Publication Year: 1935 , Page(s): 357 - 371
    Cited by:  Papers (5)
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    Short-wave fading is largely due to phase interference between multiple path signals of varying path length. Fortunately, stable angular differences usually exist between these paths at the point of reception. It is therefore desirable to employ antenna directivity which is "steerable" and sufficiently sharp to accept only one of the several paths in order to reduce this fading. This paper describes experiments made with a "steerable" directive antenna during reception of transoceanic short-wave signals. The results demonstrate that sharp angular discrimination is a basically sound method of combating fading which is due to phase interference. View full abstract»

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  • Steel-Cylinder Grid-Controlled Mercury-Arc Rectifiers in Radio Service

    Publication Year: 1935 , Page(s): 372 - 379
    Cited by:  Papers (1)
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    This article describes a steel-cylinder grid-controlled mercury-arc rectifier as applied to radio transmitting service. The various parts of the rectifier cylinder are pointed out with reference to a picture of the rectifier unit. The use of mercury seals is described, and the operation of various auxiliaries such as vacuum pumps, vacuum meter, and ignition-excitation equipment is dealt with. Particular reference is made to the use of grid control for deionizing the anodes after carrying current, regulation of the direct-current output voltage, ultra-high speed electronic circuit breaker protection of the rectifier and radio transmitter equipment, and inversion of electrical energy stored in the filter system during the interruption of short circuits. The operation of the grid-control protective circuit as compared to that of an alternating-current oil circuit breaker in interrupting direct short circuits is illustrated by means of oscillograph records. View full abstract»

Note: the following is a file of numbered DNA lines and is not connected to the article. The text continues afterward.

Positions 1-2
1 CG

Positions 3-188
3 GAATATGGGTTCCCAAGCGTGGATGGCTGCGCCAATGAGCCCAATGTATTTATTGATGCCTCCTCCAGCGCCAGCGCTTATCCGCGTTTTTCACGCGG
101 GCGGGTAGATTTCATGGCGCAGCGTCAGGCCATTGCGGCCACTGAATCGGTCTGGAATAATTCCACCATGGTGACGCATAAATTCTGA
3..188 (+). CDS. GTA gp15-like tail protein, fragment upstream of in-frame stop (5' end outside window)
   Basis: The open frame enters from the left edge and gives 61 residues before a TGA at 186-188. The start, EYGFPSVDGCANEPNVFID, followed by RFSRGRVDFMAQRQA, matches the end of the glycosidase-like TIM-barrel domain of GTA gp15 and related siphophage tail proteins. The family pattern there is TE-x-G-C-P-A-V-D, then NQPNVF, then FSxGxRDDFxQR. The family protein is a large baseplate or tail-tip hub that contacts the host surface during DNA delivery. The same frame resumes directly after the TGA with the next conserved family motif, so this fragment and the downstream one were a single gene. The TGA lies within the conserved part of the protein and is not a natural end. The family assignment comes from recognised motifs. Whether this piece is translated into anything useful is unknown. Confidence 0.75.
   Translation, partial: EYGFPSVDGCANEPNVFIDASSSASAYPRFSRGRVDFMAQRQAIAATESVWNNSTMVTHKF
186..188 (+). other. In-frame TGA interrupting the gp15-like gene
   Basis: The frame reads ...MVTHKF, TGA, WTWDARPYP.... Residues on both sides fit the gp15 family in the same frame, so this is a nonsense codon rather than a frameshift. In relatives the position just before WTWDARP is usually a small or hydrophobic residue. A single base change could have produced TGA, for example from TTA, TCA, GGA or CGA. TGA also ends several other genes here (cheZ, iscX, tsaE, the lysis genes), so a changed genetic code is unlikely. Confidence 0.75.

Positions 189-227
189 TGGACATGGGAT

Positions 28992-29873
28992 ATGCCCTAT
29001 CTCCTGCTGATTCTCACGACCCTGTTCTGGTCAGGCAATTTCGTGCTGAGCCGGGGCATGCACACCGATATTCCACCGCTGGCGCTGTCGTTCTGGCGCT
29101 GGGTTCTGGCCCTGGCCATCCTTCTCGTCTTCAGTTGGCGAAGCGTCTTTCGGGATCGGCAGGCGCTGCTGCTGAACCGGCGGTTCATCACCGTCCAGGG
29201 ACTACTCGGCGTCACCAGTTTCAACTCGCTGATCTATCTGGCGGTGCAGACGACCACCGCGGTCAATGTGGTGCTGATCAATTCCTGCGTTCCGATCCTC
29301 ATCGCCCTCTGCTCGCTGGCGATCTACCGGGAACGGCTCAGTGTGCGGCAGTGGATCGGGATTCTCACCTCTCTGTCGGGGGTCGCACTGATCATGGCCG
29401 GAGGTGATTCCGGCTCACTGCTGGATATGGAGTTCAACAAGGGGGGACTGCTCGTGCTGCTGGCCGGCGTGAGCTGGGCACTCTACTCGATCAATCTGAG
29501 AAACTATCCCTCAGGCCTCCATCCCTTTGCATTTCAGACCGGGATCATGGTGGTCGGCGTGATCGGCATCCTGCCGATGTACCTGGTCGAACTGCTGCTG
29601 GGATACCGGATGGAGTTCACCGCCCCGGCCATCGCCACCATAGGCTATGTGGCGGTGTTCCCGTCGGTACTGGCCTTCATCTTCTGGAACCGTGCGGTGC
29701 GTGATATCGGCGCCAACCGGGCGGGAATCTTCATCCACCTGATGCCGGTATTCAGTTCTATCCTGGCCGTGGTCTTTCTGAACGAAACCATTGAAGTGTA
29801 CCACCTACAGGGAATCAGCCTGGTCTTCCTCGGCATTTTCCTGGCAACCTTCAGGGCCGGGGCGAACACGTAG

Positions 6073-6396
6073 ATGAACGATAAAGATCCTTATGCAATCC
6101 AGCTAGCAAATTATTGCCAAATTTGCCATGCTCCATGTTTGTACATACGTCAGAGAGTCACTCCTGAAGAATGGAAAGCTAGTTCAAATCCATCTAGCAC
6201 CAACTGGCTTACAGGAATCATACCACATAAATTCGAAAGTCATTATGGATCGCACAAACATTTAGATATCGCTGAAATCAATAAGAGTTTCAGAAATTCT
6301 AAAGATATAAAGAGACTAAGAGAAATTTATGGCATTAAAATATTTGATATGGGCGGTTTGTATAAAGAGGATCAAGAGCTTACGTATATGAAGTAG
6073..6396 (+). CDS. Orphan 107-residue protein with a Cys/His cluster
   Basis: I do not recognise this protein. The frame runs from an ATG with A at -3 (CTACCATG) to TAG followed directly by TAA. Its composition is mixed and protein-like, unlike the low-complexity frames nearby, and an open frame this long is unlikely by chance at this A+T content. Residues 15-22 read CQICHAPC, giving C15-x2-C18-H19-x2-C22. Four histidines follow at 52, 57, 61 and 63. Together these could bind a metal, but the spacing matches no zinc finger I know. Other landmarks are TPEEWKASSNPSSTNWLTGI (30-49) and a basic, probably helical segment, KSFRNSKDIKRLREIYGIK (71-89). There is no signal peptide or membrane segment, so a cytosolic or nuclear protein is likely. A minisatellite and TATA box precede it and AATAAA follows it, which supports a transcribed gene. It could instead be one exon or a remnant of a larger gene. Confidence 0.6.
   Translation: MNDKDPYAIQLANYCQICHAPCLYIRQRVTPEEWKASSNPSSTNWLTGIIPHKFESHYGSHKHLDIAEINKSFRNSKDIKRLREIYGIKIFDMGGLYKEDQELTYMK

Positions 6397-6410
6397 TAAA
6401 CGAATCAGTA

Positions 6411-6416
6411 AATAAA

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  • The Quadrature Oscillograph: An Electromechanical Device Having Two Degrees of Freedom

    Publication Year: 1935 , Page(s): 380 - 385
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    An electromechanical oscillograph galvanometer has been developed which is capable of deflection along two mutually perpendicular sets of coordinate axes. For power and low audio frequencies, the instrument presents all of the possibilities inherent in a deflecting system of two degrees of freedom. View full abstract»